Atlanta, 1890. By day, Jo Kuan works as a lady's maid. By night, she writes a newspaper advice column under the name Miss Sweetie. But when her column challenges fixed ideas about race and gender, she isn't prepared for the backlash. Rich with historical detail and a compelling heroine. Stacey Lee is one of the best YA historical fiction authors writing today!
From the critically-acclaimed author of Under a Painted Sky and Outrun the Moon and founding member of We Need Diverse Books comes a powerful novel about identity, betrayal, and the meaning of family.
"A triumph of storytelling. A bold portrait of this country's past, brilliantly painted with wit, heartbreak, and unflinching honesty. Everyone needs to read this book." --Stephanie Garber, New York Times bestselling author of Caraval
By day, seventeen-year-old Jo Kuan works as a lady's maid for the cruel daughter of one of the wealthiest men in Atlanta. But by night, Jo moonlights as the pseudonymous author of a newspaper advice column for the genteel Southern lady, "Dear Miss Sweetie." When her column becomes wildly popular, she uses the power of the pen to address some of society's ills, but she's not prepared for the backlash that follows when her column challenges fixed ideas about race and gender. While her opponents clamor to uncover the secret identity of Miss Sweetie, a mysterious letter sets Jo off on a search for her own past and the parents who abandoned her as a baby. But when her efforts put her in the crosshairs of Atlanta's most notorious criminal, Jo must decide whether she, a girl used to living in the shadows, is ready to step into the light. With prose that is witty, insightful, and at times heartbreaking, Stacey Lee masterfully crafts an extraordinary social drama set in the New South.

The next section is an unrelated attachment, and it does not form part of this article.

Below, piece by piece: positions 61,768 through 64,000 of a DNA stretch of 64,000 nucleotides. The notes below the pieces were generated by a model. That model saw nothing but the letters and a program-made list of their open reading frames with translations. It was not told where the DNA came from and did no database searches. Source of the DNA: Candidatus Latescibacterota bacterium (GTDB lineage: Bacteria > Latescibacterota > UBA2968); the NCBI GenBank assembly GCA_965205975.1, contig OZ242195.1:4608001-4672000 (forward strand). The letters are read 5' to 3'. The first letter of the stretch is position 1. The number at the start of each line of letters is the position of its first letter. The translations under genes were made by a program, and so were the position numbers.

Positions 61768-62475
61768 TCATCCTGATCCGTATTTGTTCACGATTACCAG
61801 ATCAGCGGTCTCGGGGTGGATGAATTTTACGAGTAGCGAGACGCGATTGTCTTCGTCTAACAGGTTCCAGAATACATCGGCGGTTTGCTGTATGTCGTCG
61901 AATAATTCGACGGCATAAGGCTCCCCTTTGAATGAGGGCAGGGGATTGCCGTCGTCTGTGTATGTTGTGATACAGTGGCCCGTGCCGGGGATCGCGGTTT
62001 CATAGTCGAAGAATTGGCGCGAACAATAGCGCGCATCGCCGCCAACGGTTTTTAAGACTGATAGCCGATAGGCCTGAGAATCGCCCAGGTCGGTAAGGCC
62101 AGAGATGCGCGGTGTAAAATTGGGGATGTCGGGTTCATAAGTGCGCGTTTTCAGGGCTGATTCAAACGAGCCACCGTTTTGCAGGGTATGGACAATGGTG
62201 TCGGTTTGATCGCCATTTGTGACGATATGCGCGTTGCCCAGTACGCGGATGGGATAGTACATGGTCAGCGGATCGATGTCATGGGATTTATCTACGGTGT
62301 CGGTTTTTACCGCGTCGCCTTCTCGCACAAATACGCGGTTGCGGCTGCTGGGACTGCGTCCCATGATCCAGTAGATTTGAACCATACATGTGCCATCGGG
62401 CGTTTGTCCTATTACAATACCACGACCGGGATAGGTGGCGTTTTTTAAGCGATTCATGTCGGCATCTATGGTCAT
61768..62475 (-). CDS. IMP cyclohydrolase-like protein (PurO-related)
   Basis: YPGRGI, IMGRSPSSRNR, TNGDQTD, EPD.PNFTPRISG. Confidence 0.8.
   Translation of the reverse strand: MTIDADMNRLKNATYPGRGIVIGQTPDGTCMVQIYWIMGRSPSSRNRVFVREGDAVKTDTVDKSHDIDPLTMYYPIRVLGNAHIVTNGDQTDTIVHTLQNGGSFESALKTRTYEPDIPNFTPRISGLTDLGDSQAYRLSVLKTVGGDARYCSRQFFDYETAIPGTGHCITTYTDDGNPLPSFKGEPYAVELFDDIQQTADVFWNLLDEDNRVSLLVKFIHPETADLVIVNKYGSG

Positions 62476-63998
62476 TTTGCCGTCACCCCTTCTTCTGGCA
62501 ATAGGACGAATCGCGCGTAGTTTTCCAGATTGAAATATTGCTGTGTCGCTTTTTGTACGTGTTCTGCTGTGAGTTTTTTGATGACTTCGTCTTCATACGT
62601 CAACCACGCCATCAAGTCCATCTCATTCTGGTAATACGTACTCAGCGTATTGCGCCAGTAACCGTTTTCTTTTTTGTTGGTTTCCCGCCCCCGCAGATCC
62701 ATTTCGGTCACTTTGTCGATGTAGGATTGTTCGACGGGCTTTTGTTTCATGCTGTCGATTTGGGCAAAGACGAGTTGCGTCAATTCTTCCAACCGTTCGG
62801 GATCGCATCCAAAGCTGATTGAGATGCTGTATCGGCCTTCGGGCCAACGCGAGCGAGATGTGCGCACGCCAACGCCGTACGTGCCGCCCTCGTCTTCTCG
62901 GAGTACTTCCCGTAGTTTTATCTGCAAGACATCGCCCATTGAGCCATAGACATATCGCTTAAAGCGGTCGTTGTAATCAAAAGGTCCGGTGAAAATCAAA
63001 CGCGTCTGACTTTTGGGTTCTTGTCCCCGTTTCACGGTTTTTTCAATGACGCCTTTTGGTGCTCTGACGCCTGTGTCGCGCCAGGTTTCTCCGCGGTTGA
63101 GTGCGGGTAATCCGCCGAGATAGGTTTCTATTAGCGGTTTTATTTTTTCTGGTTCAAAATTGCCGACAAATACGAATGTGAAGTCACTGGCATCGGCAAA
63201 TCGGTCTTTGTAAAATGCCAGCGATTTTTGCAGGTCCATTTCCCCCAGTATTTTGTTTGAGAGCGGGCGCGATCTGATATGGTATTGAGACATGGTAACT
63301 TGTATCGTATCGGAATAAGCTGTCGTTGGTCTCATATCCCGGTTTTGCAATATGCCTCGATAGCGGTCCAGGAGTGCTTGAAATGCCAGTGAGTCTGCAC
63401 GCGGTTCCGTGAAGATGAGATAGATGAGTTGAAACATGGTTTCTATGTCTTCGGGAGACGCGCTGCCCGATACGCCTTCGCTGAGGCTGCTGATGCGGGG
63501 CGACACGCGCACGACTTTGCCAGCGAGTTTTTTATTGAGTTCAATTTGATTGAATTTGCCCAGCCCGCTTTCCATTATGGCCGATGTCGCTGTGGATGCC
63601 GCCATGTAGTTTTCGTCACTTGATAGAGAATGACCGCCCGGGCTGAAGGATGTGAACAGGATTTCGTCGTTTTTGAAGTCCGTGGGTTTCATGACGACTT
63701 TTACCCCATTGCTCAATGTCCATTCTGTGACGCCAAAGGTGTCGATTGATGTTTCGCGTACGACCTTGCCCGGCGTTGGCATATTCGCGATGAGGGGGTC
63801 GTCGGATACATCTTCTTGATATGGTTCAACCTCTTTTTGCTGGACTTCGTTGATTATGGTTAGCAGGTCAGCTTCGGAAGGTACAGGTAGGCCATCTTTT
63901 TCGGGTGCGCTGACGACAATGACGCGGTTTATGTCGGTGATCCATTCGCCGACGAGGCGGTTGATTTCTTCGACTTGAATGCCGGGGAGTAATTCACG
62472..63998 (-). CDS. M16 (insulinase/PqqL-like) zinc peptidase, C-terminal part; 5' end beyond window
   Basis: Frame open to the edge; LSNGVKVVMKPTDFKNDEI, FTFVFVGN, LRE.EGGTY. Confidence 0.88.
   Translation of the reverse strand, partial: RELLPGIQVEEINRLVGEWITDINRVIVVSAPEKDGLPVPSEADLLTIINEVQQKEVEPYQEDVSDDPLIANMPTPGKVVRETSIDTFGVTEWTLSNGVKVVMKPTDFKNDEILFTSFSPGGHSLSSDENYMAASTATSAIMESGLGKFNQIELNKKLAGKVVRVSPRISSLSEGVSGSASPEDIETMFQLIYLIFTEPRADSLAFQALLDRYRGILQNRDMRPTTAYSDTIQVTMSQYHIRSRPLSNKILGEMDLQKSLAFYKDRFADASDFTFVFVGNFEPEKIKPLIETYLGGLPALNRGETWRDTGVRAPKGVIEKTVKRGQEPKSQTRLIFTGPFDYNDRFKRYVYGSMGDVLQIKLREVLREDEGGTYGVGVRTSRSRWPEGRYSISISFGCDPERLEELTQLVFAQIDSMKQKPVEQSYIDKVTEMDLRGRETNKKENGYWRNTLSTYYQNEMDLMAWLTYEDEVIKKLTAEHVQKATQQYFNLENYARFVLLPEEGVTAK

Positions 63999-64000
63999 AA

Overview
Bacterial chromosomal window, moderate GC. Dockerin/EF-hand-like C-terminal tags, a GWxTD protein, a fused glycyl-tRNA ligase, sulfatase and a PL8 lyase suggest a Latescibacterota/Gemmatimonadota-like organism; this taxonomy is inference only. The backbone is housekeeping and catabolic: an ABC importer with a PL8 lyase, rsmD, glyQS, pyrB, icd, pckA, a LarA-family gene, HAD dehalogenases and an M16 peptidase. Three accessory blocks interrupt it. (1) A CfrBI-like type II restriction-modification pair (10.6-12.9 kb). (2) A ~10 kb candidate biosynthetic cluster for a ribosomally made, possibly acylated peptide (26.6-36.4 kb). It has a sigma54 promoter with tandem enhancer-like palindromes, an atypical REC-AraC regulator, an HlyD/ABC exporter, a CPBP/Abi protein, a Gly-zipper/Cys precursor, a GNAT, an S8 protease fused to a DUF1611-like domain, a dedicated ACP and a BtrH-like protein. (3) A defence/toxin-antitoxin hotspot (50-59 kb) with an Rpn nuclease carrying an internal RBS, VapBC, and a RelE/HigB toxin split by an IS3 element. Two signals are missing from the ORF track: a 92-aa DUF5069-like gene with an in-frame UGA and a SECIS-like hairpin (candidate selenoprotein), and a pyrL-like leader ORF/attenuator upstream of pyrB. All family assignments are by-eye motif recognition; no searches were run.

"A gorgeous tale that will steal your heart. This is not only a keeper, but a classic!" --Robin LaFevers, New York Times bestselling author of the His Fair Assassin trilogy
"A jewel of a story. By shining a light on the lives of those whom history usually ignores, Stacey Lee gives us a marvelous gift: An entirely new and riveting look at our past." --Candace Fleming, award-winning author of The Family Romanov
"Clever, funny, and poignant, The Downstairs Girl is Stacey Lee at her best." --Evelyn Skye, New York Times bestselling author of The Crown's Game
"Immersive, important, and thoroughly entertaining, The Downstairs Girl sparkles with all of Stacey Lee's signature humor, charm, warmth, and wisdom." --Kelly Loy Gilbert, Morris Award Finalist for Conviction
About the Author